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Acceptability of a telecare intervention for persistent musculoskeletal pain.

Guilkey RE, Draucker CB, Wu J, Yu Z, Kroenke K. Acceptability of a telecare intervention for persistent musculoskeletal pain. Journal of telemedicine and telecare. 2018 Jan 1; 24(1):44-50.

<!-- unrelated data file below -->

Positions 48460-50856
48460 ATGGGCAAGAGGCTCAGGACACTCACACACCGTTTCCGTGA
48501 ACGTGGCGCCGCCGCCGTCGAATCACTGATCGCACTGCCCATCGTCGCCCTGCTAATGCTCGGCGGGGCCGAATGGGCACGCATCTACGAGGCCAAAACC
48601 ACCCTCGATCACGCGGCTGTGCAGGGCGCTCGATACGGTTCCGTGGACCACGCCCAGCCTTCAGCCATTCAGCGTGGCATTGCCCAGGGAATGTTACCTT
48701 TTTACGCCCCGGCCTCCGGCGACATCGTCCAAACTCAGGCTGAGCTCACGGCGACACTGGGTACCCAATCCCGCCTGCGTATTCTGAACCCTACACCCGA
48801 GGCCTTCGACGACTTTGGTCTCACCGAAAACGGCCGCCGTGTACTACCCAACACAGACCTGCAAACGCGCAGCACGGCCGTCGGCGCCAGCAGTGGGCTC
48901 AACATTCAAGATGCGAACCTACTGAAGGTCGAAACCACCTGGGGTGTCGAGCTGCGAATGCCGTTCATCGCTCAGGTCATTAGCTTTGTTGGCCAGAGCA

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Introduction Persistent musculoskeletal pain is a prevalent, disabling, and often undertreated condition. This paper examines the acceptability of a telecare intervention for this condition. Methods The Stepped Care to Optimize Pain Care Effectiveness (SCOPE) intervention couples automatic symptom monitoring (ASM) with optimized analgesic care management by a nurse-physician team. Data from participants in the telecare intervention arm (n? = 124) of a randomized control trial of SCOPE were analysed to determine the acceptability of the telecare intervention as indicated by patient use and satisfaction. Results Most (93.5%) patients completed at least one ASM report, selecting equally web-based (49%) or interactive voice-recorded (51%) reporting. The median number of ASM reports and nurse contacts per patient was 15 and 12, respectively. Of 12 demographic and clinical factors examined, none predicted the number of ASM reports, whereas nurse contacts were more frequent in patients with higher pain severity or receiving opioids. Only a minority of ASM reports required an expedited nurse call, with the most frequent alerts being for a medication change, a nurse call or side effects. Most (92%) patients rated ASM as easy to use and found the ASM reporting (76%) and nurse contacts (81%) very or moderately helpful. Nearly three-fourths of patients rated their overall pain treatment as good to excellent. The most common suggestions from patient feedback were for a free-text messaging function, more frequent nurse contact and less redundancy in ASM reporting items. Discussion Participants generally found the telecare intervention a user-friendly and helpful approach for treating persistent musculoskeletal pain.

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